By Paula Fallas Sanchez - Education Degree student
Ghanaian author Lailah Gifty Akita once said, “Appreciation for cultural diversity is essential for our co-existence” (Akita, 2014). The more developed our world becomes, the more globalized it becomes. Countries are now full of immigrants from diverse backgrounds, and educational institutes must be ready to accommodate those changes. There isn’t an ‘enough’ when it comes to being culturally inclusive. Our globalized world demands more multicultural knowledge, so our educators need to be prepared to reach that standard as best as possible.
Through media and immigration, our globalized world has also become more culturally aware. While the cultural diversity that is growing in the classrooms is a great motivator for this movement, it does not only come down to that. The new generations need to be raised to be culturally respectful and inclusive. Even if one culture is predominant in a classroom, it is still morally and academically beneficial for them to learn multicultural perspectives (Eakings, 2020). However, in order to get to that point, teachers and institutions need to be ready to be inclusive, accepting, and open minded. A survey made by the Public Agenda and the National Comprehensive Center for Teacher Quality showed that while 76% of the teachers surveyed had been trained to teach ethnically diverse classes, six out of ten claimed that the training did not help them with real world challenges (Great School Staff, 2012). The need for students to feel accepted, represented and seen, instead of judged and misunderstood, needs to be prioritized in these times. Teachers need to be prepared to handle challenges that their teaching life will throw at them in their career.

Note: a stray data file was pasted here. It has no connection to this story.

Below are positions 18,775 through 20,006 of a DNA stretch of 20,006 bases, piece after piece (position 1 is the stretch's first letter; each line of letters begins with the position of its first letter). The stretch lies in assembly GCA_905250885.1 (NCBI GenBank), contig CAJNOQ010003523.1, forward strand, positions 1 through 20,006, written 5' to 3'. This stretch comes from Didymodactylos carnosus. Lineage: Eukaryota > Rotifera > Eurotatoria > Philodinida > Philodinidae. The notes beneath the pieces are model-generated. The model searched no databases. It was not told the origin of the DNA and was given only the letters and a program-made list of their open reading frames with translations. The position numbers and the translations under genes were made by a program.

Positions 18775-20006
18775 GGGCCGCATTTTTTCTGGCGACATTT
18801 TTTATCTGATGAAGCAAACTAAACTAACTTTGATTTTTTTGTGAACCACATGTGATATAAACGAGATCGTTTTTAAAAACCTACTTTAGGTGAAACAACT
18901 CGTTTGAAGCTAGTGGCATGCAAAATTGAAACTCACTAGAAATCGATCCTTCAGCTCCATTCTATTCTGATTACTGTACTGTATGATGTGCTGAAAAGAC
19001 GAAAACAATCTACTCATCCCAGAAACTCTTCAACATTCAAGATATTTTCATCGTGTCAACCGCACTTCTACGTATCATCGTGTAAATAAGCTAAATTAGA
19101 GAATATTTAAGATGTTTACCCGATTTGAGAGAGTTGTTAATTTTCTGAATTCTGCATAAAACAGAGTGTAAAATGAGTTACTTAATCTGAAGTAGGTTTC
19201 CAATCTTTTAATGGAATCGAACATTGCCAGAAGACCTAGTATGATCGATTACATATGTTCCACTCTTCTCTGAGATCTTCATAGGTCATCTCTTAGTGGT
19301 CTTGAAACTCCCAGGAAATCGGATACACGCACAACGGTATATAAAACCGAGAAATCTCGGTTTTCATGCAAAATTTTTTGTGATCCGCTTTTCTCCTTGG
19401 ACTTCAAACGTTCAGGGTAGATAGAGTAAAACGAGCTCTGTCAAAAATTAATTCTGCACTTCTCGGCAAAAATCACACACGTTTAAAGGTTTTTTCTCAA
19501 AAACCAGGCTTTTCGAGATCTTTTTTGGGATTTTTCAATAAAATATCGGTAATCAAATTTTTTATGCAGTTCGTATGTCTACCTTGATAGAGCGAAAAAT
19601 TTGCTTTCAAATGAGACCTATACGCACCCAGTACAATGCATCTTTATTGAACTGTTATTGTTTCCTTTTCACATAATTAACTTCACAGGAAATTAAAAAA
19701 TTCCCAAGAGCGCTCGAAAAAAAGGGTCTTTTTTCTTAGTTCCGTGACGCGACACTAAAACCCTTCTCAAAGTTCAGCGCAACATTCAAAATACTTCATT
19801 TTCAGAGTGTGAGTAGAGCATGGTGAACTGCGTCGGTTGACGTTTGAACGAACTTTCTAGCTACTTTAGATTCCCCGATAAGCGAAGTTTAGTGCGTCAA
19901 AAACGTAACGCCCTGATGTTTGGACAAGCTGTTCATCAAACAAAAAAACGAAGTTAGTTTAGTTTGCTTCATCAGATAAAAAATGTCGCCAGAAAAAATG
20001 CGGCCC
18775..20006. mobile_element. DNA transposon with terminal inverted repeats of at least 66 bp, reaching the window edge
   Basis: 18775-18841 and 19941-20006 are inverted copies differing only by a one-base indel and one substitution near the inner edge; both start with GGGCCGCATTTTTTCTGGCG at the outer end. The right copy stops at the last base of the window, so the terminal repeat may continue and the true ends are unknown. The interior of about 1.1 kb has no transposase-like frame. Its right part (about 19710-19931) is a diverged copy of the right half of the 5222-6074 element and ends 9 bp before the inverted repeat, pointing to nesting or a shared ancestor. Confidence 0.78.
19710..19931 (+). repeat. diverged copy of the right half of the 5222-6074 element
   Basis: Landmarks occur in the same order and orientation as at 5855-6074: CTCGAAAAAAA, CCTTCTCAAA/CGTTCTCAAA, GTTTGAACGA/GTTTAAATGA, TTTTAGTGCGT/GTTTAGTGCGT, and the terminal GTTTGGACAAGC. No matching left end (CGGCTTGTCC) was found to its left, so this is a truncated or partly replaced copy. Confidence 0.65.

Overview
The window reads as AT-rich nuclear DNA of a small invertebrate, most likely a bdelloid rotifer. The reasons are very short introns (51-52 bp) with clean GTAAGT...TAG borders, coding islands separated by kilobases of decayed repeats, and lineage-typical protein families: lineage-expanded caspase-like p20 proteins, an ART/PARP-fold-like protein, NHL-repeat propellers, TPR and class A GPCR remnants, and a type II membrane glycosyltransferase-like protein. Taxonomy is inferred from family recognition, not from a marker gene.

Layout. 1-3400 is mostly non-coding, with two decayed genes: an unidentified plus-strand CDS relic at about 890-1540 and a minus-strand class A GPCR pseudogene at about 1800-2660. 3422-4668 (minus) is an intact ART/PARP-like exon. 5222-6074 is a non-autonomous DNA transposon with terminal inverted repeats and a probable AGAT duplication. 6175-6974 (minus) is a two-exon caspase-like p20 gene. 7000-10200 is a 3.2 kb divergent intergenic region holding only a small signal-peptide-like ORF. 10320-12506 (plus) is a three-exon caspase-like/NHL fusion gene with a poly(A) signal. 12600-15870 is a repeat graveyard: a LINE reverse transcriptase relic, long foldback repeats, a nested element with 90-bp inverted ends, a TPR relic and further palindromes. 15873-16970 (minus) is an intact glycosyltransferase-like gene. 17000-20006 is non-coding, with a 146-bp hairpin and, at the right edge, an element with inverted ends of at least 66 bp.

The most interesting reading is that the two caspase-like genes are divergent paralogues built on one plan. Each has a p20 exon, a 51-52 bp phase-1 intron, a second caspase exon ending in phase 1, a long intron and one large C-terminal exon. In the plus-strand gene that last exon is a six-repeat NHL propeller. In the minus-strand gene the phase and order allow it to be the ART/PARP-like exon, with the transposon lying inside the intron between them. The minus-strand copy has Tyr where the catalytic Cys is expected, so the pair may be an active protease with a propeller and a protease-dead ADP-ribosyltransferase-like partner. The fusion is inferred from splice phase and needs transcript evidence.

Those who believe that educational institutions are doing enough already when it comes to cultural inclusivity usually have a fear in common. What if schools focus so much on cultural inclusivity that the students that belong to the majority culture start to forget their culture? This type of mindset takes the original idea and gives it a negative twist. Having a culturally inclusive classroom does not push for cultural assimilation but for cultural appreciation (USC, n.d.). By learning about other cultures and about having an open mind, the students are not turning their back on their own culture. Culturally inclusive classrooms push for all cultures to be taken into account regardless of them being the majority or minority culture. As was mentioned, every student benefits from having multicultural teaching. This has been proven to broaden the students’ perspective of the world, not to make them turn against their own culture (Eakings, 2020). Often, when a student sees their culture be appreciated and included, they are filled with pride in their culture (NBACL, n.d.). Schools should be teaching their students to be open-minded and respectful. Embracing multicultural teaching is a step in that direction.
As the world continues to change and become more globalized, education must change along with it. Our classes are becoming more culturally diverse, and so our teaching must as well. This change would benefit all students, even those that belong to the majority cultures. However, to get there we must make sure that our educators are equipped and trained to maintain these types of classrooms. We must stop seeing diversity as a burden instead of as a beautiful strength. Like Lailah Gifty Akita said, “appreciation for cultural diversity is essential for our co-existence” (Akita, 2014).